Kill everyone now! Condone first degree murder! Advocate cannibalism! Eat shit! Filth is my politics! Filth is my life!
-Divine, aka “Babs Johnson”
In the course of a movie buff’s filmic education they experience a number of films that could be considered as “life-changing,” narratives that move the viewer in ways they never anticipated and would bear great influence over aspects of their personalities and way of thinking for the rest of their lives. For me such films would include 20,000 LEAGUES UNDER THE SEA when I was five, KING KONG AT eight, STAR WARS as I was about to turn twelve, ENTER THE DRAGON at age fourteen, and SHOGUN ASSASSIN at nineteen, each of which completely blew my mind and rearranged my perceptions. But one film in particular carries significant weight when it comes to influencing my developing psyche, a film widely hailed as the most vile and disgusting movie ever made. That film is John Waters’ epochal PINK FLAMINGOS, the film that truly ignited my love of sheer, irredeemable tastelessness and “shock” material that offends decent folk everywhere.
I first heard of PINK FLAMINGOS on the PBS Gene Siskel and Roger Ebert movie review show SNEAK PREVIEWS sometime around 1980 when it was included in a special program focusing on cult movies, and I was instantly intrigued thanks to the clear outrage expressed by the two critics when they described the film’s excesses. I’d long been a devotee of “sick” humor and bad taste thanks to being allowed access to National lampoon magazine since the age of ten, so I was jonesing for a new source of scurrilous infusion and PINK FLAMINGOS sounded like it was right up my alley. So, armed with that knowledge, I waited until it inevitably turned up at Norwalk, Connecticut’s Sono Cinema, a movie-lover’s dream of a theater that ran old classics, obscure art movies, flicks too gory for the mainstream theater circuit, and cult classics on the weekends at midnight. When it finally made its way onto the schedule I grabbed the usual bunch of suspects from my crew of like-minded high school cronies and hightailed it to the Sono, ready to see just what it was that could have so scandalized two men who were paid to see movies for a living, meaning they’d seen just about everything that one could possibly experience from a big screen feature. By the time the film was over I fully understood how the “normal” member of society would be outraged, but at the same time I was filled with joy at the knowledge of such a piece of balls-out cinematic trash existing at all.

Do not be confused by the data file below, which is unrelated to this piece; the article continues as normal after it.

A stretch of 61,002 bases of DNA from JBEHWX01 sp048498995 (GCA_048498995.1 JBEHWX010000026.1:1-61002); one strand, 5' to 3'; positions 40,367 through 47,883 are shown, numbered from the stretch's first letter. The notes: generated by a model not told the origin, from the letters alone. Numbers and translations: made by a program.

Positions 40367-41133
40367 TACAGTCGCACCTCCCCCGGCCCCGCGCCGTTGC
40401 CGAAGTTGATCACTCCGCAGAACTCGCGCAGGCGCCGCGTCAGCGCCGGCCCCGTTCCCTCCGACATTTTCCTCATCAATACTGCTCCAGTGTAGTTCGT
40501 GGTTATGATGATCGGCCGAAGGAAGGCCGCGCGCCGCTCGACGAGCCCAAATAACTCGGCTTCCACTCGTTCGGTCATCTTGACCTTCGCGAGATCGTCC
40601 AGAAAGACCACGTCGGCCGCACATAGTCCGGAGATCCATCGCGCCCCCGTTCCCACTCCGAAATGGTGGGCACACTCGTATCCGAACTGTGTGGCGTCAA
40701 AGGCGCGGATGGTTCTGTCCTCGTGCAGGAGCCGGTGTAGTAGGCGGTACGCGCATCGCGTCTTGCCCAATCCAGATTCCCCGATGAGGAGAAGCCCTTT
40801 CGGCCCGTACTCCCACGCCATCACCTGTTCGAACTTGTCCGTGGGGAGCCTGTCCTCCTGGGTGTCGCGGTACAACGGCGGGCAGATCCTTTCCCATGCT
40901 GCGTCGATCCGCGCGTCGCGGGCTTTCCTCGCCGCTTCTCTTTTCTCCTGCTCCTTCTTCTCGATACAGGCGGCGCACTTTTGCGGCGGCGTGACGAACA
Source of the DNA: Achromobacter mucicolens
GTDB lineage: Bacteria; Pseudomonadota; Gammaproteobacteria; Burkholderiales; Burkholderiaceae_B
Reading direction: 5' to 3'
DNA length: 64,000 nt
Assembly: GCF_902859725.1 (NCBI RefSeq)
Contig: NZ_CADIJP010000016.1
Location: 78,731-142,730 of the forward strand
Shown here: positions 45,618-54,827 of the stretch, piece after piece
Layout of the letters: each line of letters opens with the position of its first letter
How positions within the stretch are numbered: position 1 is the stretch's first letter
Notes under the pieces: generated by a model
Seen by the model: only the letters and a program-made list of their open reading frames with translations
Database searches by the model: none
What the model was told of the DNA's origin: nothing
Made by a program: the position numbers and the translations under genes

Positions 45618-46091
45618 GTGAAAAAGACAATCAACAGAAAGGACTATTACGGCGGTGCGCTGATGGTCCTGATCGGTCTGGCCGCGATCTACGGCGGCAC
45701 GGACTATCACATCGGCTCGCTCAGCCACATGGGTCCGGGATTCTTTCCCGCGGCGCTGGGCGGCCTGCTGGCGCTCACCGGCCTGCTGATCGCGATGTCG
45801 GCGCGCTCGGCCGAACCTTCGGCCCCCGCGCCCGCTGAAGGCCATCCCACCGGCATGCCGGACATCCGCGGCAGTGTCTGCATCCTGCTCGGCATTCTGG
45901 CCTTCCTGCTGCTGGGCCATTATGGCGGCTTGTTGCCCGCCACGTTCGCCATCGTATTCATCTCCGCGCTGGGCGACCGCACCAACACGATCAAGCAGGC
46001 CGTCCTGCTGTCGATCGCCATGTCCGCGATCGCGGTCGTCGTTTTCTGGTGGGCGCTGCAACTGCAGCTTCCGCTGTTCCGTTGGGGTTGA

Definitely a toxic answer to the feel-good, hippy-dippy sentiments of the previous several years’ worth of Viet Nam era cinema (and American culture in general), PINK FLAMINGOS is a masterpiece of antisocial behavior writ large on a non-budget of approximately $10,000, made by a bunch of misfits and stoners who set out to craft a “fuck you” aimed directly at their contemporaries in the so-called peace and love generation, inadvertently creating the "punk" sensibility a few years before its commonly perceived genesis. The film chronicles the adventures of Divine (played by drag goddess Divine, nee Glen Milstead), a horrifying, loudmouthed trash diva who has every right to call herself “the filthiest person alive, so much so that she is now attempting to stay below the notice of the authorities by hiding out under the alias of “Babs Johnson” in a dilapidated trailer in the middle of a remote patch of dead grass somewhere in Phoenix, Maryland. Also along for this self-imposed exile are Divine’s mentally ill mother Miss Edie (Edith Massey) — a fat, aging, toothless hag wearing an ill-fitting slip and residing in a toddler’s playpen — , Crackers (Danny Mills in a towering turn as perhaps the ultimate piece of white trash ever committed to celluloid), and Cotton (Mary Vivian Pearce), Crackers’ bleached blonde voyeuristic lover, a pack that really drives home just how wholesome the Addams Family are in comparison.